The first single-volume collection of landmark and little-known pieces of Russian late-Romantic pianism, including the magnificent Sonata tragica, in a new recording by an Italian pianist with a fast-growing international reputation.
Medtner was in the habit of jotting themes, motifs and ideas down in notebooks, calling these fragments soggetti (an Italian term normally associated with a fugue melody). The opus numbers 38, 39 and 40 derive from these snippets, committed to paper over the years and then forgotten until they returned to mind, ultimately taking on a shape of their own in the form of three cycles.
Op. 38 opens with one of the least ‘forgotten’ works of them all, the Sonata Reminiscenza, which links episodes of elegant dances with languorous interludes and sometimes frantic outbursts. The spirit of the sonata falls over several other pieces in Op 38 such as the Canzona fluviala, Canzona serenata and the remarkable Danza rustica, which translates popular dance idioms such as the habanera into a smoothly polished salon piece, making it one of the most bizarre and fascinating pieces in the whole collection.
Although the Op.39 set is less overtly sophisticated, it nevertheless offers some of the most inspired moments of the three cycles. The opening Meditazione presents roving keyboard reflections on timbre and colour, leading to a central section reminiscent of Liszt and even Scriabin in meditative mood. A pensive Romanza returns to one of the Meditazione’s themes, before an evocation of spring (Primavera) evokes Schumann in one of his sunny moods. The following Canzona matinata contains one of the loveliest melodies Medtner ever wrote, prefacing what has become his single best-known work, the Sonata Tragica.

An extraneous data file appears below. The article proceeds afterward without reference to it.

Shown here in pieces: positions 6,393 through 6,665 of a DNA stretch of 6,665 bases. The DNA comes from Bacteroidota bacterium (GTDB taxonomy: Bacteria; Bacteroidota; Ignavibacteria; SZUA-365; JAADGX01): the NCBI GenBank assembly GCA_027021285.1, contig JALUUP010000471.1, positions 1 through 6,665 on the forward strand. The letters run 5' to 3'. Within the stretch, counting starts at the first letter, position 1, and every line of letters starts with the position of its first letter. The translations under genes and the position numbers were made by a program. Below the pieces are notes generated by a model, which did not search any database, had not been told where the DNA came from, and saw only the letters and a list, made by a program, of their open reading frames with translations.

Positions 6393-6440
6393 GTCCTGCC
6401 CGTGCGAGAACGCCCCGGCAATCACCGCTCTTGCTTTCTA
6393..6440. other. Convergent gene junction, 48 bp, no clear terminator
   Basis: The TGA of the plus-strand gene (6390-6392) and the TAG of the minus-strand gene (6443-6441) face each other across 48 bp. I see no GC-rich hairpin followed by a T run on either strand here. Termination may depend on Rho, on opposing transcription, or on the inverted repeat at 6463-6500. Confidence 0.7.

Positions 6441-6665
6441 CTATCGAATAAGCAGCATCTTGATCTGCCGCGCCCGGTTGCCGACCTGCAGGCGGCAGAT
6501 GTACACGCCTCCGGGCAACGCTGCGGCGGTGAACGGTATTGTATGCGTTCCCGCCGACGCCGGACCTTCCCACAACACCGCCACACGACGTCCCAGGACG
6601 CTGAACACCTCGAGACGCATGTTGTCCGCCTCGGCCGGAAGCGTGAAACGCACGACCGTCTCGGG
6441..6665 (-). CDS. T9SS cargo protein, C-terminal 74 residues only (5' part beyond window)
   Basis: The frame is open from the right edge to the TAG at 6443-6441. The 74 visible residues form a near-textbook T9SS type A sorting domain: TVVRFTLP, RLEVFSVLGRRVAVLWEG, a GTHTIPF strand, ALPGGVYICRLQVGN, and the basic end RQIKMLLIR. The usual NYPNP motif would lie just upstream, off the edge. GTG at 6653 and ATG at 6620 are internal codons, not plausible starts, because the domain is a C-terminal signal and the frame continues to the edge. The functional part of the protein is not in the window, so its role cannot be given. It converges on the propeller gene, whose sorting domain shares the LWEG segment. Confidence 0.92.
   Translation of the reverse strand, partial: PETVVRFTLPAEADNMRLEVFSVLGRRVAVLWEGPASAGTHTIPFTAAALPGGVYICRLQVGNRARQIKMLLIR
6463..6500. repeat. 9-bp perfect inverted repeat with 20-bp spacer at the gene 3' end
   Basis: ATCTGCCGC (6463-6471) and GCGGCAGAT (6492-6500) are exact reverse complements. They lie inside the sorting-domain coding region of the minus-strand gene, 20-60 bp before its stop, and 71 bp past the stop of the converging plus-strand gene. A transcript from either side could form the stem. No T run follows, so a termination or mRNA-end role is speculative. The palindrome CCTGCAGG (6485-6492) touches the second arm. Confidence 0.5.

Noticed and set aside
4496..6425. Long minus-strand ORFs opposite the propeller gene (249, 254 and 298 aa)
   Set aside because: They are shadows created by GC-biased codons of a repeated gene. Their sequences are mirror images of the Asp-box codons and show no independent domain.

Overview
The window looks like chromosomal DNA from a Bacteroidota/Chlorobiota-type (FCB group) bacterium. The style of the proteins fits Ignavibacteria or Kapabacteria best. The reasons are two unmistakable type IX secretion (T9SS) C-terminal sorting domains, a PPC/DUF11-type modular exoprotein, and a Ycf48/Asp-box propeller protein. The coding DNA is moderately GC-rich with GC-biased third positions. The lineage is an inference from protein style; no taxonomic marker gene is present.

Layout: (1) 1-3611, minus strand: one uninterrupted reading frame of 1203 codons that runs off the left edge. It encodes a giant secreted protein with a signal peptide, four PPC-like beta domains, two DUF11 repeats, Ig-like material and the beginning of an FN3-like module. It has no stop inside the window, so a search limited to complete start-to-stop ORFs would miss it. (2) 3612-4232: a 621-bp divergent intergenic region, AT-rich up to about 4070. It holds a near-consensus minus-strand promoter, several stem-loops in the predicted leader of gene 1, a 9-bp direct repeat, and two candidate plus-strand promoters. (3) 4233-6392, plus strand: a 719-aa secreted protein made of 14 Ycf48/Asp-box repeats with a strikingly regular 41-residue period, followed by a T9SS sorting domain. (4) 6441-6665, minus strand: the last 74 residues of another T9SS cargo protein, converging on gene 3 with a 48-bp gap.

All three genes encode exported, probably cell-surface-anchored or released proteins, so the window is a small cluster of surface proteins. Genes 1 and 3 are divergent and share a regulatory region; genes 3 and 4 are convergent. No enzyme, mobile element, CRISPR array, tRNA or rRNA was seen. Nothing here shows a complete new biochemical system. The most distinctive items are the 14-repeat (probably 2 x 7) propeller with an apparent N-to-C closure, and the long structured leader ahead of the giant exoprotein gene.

The pianist Mattia Ometto was introduced to the exotic and enchanting world of Medtner by his friend and mentor, the late Earl Wild, and the album is dedicated to Wild’s memory.
Nikolai Medtner was born in Moscow in 1880. After piano lessons with his mother he entered the Moscow Conservatory where he had lessons from Pavel Pabst and Sergey Taneyev. He won the prestigious Anton Rubinstein Prize at age 20. A younger contemporary of Scriabin and Rachmaninoff he was destined for a brilliant pianistic career but he chose to concentrate on composition. In 1936 he settled in London where he spent the rest of his life teaching and composing till 1951.
Medtner’s style is rooted in the 19th century, full-blooded romantic, with a highly personal harmonic and melodic language, often complex and dense, but hauntingly beautiful.
This new recording presents the three sets of Forgotten Melodies. Medtner was in the habit of jotting themes, motifs and ideas down in notebooks, calling these fragments soggetti, the Italian term normally associated with the fugue. The opus numbers 38, 39 and 40 derive from these snippets, committed to paper over the years and then forgotten until they returned to mind, ultimately taking on a shape of their own in the form of the three cycles. These cycles include some of the most inspired and best known music by Medtner, like the Sonata Reminiscenza, Sonata Tragica, Canzona Matinata, Meditatione and other pianistic gems, highly attractive and evocative.
“Mattia Ometto is a pianist with a marvelous sensitivity, one of those artists whose responsibility is to make audiences perceive what real talent is" (Aldo Ciccolini, pianist - Paris). Mattia Ometto is one of the leading Italian pianists of his generation. He is currently recording the complete works for piano duet by Franz Liszt with Leslie Howard for Brilliant Classics.